Bab Al Makina – 21h00
Durbar: Â to the glory of princes and in praise of Gods â€“ international premiere
Homage to India: The greatest Indian singers and musicians perform in this splendid musical event
For many centuries in India great court musicians performed their art within the palaces of Rajput dynasties and Mughal nabobs. For a durbar or princeâ€™s court meeting, a public audience attended along with the more formal court, making for flamboyant performances. Here artists and courtesans performed with pride and delicacy; everyone enjoyed their songs, gestures, artistry and mastery.
Here in Fes at the sumptuous Bab Al Makina with the stage set for the occasion, a night of virtuosity awaits us, for we are princes and princesses of the royal court for an evening. Coming from all corners of India, some 15 classical soloists and percussionists are on stage with the Rajasthani singers and the hypnotic Kathak dancers. Be they bold rising stars or well-known members of the established set, all have been chosen for their creative genius. After all, who could be better to demonstrate their miraculous arts and show off their mastery?
In the tradition of begum singers, who enchanted the princely court with their somewhat impertinent charisma, the young yet already superb Rageshri Das opens this exceptional Durbar. Alongside are two revelations: Shashank Subramaniam and Rakesh Chaurasia, both masters of the Bansuri flute in the Carnatic and Hindustani tradition. They play with Ustad Irshad Khan with his powerful style of playing the surbahar (bass sitar), Soumik Datta, lively exponent of the sarod and Alla Rakha Kalavant whose celebrated name is associated with the sarangi.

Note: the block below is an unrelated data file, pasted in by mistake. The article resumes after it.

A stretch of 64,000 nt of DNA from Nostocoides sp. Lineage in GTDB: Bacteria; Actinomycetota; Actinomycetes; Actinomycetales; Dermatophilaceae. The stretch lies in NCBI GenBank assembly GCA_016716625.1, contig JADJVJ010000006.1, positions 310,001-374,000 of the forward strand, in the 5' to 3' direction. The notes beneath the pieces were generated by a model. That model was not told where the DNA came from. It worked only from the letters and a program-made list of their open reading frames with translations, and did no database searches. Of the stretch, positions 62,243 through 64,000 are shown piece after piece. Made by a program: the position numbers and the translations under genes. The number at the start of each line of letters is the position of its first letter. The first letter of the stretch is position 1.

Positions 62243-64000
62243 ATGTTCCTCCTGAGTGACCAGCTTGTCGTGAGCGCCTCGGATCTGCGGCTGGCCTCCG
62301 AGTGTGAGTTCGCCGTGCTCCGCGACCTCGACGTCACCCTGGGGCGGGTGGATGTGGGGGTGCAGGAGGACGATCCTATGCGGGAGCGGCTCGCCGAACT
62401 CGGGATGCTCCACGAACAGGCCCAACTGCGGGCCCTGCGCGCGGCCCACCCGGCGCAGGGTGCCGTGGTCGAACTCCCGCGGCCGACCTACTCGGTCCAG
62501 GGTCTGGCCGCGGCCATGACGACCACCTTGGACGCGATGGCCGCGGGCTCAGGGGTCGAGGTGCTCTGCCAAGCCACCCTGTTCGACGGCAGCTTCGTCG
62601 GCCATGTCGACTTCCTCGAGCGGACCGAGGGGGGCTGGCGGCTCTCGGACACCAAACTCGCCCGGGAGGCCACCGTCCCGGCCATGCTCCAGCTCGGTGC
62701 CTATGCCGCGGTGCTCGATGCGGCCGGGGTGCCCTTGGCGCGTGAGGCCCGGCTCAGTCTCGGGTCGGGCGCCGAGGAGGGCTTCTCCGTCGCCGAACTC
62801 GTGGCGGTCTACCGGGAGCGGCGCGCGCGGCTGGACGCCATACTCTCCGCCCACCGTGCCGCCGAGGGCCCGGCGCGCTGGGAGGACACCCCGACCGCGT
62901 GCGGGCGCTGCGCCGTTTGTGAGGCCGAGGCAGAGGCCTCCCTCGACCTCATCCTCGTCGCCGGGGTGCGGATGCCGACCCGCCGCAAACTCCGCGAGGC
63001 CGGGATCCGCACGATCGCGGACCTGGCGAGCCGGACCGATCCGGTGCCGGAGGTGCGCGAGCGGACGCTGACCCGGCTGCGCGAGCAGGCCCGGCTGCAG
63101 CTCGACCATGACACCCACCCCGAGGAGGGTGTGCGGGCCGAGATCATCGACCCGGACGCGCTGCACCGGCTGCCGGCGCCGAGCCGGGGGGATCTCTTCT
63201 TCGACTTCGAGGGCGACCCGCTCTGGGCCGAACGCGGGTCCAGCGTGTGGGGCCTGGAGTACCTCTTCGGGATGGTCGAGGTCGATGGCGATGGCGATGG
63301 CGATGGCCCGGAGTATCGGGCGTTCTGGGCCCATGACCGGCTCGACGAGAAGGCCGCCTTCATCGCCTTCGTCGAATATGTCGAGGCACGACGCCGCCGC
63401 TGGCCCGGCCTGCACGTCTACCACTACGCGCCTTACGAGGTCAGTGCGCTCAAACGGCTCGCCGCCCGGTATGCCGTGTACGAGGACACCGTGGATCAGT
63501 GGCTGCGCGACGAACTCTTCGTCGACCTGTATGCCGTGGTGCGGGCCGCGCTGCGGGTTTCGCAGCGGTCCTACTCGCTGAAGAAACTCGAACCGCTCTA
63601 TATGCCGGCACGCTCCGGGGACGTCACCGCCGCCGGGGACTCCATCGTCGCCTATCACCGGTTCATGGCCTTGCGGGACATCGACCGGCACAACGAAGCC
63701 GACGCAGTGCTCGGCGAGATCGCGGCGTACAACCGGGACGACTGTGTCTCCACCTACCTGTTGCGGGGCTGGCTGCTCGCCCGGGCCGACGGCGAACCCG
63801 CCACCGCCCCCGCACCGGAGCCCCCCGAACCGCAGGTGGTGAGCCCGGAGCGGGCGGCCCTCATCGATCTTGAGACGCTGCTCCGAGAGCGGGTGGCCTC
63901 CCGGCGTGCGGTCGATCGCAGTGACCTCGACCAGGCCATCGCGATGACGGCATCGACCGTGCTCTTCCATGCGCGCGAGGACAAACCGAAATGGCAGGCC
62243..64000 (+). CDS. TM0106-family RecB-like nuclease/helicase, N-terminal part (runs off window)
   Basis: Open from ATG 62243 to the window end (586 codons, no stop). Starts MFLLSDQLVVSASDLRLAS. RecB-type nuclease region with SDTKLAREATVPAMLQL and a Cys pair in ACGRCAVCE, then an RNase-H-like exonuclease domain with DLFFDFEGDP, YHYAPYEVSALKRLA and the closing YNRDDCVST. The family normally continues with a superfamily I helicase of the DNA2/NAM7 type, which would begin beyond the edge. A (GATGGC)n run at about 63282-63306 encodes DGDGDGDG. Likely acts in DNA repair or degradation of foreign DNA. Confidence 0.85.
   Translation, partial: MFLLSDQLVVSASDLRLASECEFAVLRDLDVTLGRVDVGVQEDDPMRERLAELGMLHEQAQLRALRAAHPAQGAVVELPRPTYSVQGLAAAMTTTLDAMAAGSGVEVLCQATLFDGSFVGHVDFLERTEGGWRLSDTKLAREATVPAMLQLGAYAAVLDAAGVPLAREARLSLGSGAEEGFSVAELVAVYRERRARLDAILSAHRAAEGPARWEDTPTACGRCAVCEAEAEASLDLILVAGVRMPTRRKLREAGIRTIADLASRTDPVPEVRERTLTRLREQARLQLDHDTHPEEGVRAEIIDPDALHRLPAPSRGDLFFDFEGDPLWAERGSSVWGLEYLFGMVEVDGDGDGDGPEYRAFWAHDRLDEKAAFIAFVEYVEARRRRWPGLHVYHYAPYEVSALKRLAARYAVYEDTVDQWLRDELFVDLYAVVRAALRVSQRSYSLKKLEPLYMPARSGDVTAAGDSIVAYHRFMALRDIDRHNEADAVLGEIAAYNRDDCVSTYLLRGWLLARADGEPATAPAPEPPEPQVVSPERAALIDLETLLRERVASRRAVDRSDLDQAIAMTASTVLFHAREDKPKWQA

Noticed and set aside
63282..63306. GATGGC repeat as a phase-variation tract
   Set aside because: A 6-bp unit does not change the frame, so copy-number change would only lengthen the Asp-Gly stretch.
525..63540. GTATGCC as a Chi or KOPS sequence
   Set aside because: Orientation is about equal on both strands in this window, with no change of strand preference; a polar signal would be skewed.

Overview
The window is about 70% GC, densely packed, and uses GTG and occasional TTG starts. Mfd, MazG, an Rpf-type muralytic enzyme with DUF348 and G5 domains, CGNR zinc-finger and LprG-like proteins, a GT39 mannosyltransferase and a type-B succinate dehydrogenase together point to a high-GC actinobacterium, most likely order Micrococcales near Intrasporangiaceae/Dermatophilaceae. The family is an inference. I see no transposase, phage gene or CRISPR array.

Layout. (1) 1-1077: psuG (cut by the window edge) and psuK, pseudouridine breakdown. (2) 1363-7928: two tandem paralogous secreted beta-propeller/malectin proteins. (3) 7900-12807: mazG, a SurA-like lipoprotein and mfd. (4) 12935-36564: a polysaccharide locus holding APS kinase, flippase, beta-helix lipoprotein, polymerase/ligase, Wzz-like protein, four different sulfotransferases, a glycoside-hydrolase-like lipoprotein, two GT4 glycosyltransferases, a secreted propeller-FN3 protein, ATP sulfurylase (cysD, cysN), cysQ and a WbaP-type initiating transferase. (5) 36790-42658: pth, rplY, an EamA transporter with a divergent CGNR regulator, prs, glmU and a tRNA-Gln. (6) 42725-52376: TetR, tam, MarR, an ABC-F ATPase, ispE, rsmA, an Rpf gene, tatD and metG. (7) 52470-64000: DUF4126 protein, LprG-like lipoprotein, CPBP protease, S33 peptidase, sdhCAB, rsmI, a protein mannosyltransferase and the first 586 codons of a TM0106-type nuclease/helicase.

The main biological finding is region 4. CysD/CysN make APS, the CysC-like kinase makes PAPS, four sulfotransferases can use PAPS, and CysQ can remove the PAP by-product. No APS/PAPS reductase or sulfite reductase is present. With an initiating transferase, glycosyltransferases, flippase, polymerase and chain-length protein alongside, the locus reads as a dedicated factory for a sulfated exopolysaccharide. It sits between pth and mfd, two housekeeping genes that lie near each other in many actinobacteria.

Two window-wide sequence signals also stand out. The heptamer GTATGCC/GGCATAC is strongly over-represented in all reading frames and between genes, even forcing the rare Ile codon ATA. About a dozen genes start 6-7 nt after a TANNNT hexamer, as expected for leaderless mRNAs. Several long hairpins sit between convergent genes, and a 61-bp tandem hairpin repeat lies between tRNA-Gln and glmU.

To accompany them, an invitation to no less than Ustad Sabir Khan, the 33rd caliph of Farukhabad Gharana, the principle tabla school, has produced his two young sons Arif and Asif. Performing outside Bengal for the very first time, they share the stage with the master percussionists Shahbaz Hussain and Parupalli Phalgun.
It would not be possible to assemble this Durbar without representatives from the world of folk music. With their voices already showing the harshness and severity of the Tahr desert, the children of Chota Divana present the work of the bards of the â€˜Land of Princesâ€™. Anwar Khan Manghaniyar and Gazi Khan Barna, well-known on the international stage, make these musical gems shine even brighter.
This assembly is punctuated by frenzied classical Kathak dancing at its most rhythmic and masterful. From the Japur Kathak Kendra, four of the very best dancers perform here to show us the brilliance of this music that goes back to the beginning of time.
Artistic conception: Collectif ECHO